rvm install 2.1.1 rvm --default use 2.1.1 gem install rails --version=4.1.0 rails new who_wants_rails cd who_wants_rails rake db:create
Now, the aim of this series of tutorials is to implement a popular quiz format with Ruby on Rails, learning about the components of the framework as we go. Let's start with a model, as I said in Part 1, models handle interaction with the underlying database and house the logic of your application, defining things it can do.
A model is a type of class, which can broadly be defined as a type of thing. You can create an instance of that class, which is one of that type of thing. A class defines methods which are actions which can be done to instances and class methods which can be done. Also an instance of a class can have attributes, which are specific pieces of information about that thing.
I realise that's a little vague, but it's a brief introduction to the terminology I'm using.
Lets put some of this into practise:
Now, the word 'model' is not an accidental term, in software, we use classes to represent (or 'model') other things. As a general principal, if we can define what something is, what we know about it, and what it does in logical terms, we can model it with software. So lets define what we know about a question in our popular quiz format.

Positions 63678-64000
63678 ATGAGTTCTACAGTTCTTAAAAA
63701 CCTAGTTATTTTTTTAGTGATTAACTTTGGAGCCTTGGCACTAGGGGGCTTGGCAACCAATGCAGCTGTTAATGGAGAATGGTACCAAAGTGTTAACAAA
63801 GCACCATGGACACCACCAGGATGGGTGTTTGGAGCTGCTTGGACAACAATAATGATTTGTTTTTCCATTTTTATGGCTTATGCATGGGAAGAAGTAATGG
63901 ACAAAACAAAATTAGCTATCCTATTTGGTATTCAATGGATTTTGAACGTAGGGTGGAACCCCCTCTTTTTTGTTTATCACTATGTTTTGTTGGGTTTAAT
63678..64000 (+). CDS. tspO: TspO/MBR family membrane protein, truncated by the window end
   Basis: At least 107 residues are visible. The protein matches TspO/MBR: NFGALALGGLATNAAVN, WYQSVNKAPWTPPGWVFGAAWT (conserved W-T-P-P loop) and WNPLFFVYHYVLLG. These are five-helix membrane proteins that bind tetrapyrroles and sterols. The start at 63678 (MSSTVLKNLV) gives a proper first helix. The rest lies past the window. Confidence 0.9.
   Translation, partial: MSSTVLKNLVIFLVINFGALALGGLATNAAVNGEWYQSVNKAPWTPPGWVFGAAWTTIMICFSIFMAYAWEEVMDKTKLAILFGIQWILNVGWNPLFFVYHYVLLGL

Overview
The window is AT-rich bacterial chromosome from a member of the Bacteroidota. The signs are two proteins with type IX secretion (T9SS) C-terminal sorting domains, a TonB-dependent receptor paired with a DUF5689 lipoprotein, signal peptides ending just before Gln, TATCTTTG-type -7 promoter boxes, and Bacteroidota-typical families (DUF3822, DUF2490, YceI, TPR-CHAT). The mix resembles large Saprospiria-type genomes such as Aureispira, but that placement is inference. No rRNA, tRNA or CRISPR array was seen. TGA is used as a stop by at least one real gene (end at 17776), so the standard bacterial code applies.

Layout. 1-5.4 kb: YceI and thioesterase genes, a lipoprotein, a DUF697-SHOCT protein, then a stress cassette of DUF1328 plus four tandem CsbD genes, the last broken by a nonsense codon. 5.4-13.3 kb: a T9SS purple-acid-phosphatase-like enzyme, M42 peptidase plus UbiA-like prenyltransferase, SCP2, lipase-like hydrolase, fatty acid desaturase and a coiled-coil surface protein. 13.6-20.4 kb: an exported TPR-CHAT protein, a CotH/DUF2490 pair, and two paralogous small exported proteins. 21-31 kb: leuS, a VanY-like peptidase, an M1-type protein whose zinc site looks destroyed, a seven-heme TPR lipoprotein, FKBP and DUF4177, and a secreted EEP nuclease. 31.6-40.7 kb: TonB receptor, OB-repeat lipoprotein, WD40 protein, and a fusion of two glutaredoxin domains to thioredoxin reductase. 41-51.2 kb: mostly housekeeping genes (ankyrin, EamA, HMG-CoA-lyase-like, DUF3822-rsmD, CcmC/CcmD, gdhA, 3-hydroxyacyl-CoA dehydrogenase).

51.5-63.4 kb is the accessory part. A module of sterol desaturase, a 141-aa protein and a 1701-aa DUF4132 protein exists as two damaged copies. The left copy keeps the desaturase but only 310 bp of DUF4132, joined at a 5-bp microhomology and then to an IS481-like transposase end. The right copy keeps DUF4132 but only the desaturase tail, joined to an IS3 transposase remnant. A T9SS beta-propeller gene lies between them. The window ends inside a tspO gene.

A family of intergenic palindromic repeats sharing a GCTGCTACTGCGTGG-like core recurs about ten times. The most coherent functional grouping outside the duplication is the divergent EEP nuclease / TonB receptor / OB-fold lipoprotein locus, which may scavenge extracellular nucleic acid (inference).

- It has some text, the question itself, which people want to see before answering it
- It has 4 possible answers
- One answer is correct
- It is used at one of 15 points in the quiz format
- Users may answer the question, and uncover whether or not they have answered correctly.
Lets start with the simplest of these, the Level model. Rails provides a command which will create a model, along with the other files we need for it to work. We need to define what attributes an instance of the Level class will have. It'll have a name (for instance, "£100") and a level number (which will define it's order in the format). So, lets try using `rails g` (short for generate) to create this:
rails g model Level name:string level:integer
This tells us not only the attributes of a level, but what type of data each one will contain, it says that the name will be a string, which is computer-speak for some text and that level will be an integer, which is maths-speak for a whole number.